Experimental Treatments for Leptomeningeal Metastases From Solid Malignancies.
Sahebjam Solmaz,Forsyth Peter A,Smalley Keiran S,Tran Nam D
Cancer control : journal of the Moffitt Cancer Center
BACKGROUND:Leptomeningeal metastasis is a consequence of advanced solid malignancies and has limited treatment options. It is possible that it is becoming more common as the leptomeninges act as a sanctuary site for recurrence from systemic cancer. METHODS:Potential targeted and immunotherapy agents for the most common types of solid-tumor leptomeningeal metastasis are reviewed, as are their dosing/delivery strategies and novel, immunological approaches. RESULTS:Historically, patients with leptomeningeal metastasis have been excluded from clinical trials, and data on the management of leptomeningeal metastasis come from single case reports and retrospective analyses. CONCLUSION:For the first time ever, published reports suggest the tide may be turning in this challenging disease.
New aspects of immunotherapy of leptomeningeal metastasis.
Herrlinger U,Weller M,Schabet M
Journal of neuro-oncology
Immunotherapeutic approaches to leptomeningeal metastasis (LM) include the intrathecal application of cytokines such as interleukin-2 (IL-2) and interferon-alpha (IFN-alpha), and lymphokine-activated killer cells (LAK cells). Results in a rodent model of leptomeningeal gliomatosis with intrathecal IL-2 application are discouraging, but some clinical improvement and clearance of neoplastic cells from CSF have been seen in patients with LM from melanoma treated with intrathecal IL-2 alone, and in patients with LM from primary brain tumors and squamous cell carcinoma of the tongue treated with intrathecal LAK cells and IL-2. The neurotoxicity of this therapy, mainly increased intracranial pressure, has been considerable but generally manageable. However, IFN-alpha caused severe neurotoxicity in form of an only partly reversible progressive vegetative state in the majority of patients. Considering the small number of patients treated with IL-2 and LAK cells, its value for the treatment of LM could only be stated by further investigation. In future, the application of recently discovered cytokines such as Fas-ligand, the continuous paracrine cytokine release by genetically modified cells, or vaccination strategies using genetically modified tumor cells might offer new immunotherapeutic approaches in LM.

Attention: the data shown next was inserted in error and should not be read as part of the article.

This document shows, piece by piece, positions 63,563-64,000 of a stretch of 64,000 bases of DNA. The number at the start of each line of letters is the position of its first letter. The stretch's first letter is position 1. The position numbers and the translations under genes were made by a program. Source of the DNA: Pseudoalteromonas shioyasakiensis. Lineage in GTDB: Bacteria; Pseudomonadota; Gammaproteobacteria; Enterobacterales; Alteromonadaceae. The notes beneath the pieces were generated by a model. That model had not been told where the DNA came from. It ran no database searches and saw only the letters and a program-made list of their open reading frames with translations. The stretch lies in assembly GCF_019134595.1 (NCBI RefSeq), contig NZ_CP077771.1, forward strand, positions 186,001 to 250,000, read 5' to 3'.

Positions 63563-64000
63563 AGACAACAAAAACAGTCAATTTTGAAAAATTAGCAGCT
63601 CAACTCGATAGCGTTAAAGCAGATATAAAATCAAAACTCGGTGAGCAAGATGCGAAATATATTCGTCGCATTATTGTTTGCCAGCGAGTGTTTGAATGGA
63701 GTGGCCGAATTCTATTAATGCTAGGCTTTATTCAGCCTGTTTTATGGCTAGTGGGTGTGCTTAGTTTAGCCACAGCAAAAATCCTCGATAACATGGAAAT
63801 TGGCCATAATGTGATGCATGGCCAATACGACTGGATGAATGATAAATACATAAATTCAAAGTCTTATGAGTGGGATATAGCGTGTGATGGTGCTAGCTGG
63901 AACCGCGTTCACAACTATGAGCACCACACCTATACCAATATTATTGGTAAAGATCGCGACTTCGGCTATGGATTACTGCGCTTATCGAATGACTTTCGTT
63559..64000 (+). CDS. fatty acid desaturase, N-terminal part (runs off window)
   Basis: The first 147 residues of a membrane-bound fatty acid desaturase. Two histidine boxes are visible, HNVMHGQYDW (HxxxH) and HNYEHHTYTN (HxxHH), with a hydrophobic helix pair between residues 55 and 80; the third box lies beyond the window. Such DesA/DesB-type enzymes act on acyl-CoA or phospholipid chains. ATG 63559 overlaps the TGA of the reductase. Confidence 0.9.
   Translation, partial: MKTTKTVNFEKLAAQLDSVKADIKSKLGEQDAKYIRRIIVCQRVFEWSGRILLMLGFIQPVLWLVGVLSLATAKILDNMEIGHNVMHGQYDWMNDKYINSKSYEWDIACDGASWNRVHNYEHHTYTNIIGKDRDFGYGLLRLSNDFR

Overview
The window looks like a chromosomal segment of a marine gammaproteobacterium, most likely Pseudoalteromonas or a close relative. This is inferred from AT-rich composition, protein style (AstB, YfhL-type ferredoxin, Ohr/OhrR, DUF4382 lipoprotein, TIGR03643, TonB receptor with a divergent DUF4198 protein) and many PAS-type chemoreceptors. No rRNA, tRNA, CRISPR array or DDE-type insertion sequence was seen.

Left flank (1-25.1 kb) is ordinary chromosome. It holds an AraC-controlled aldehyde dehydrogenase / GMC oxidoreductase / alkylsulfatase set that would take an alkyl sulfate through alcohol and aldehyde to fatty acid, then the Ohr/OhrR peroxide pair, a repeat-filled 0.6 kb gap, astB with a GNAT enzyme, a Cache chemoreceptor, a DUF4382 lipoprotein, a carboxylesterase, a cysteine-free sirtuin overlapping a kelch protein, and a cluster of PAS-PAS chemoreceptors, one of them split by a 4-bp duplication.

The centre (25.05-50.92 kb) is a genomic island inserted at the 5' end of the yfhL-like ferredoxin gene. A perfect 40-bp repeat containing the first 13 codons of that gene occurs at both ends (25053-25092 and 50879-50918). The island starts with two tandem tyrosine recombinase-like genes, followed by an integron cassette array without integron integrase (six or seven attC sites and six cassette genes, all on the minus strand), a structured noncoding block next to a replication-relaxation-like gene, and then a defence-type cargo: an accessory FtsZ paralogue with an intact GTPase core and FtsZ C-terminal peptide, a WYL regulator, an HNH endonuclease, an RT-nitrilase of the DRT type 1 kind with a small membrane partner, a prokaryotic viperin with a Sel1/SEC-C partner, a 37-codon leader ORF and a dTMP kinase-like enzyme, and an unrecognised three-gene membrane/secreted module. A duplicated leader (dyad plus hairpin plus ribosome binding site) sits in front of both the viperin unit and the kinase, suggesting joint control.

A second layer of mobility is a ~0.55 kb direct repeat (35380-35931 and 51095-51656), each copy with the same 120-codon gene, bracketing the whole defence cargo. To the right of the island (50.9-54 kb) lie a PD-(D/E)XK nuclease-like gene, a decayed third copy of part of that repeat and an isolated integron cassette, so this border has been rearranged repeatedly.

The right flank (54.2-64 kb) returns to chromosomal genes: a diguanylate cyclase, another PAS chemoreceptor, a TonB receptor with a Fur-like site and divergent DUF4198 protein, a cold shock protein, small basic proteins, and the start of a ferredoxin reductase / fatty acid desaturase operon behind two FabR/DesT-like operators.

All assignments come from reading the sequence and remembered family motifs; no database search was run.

How we treat patients with leptomeningeal metastases.
Le Rhun Emilie,Preusser Matthias,van den Bent Martin,Andratschke Nicolaus,Weller Michael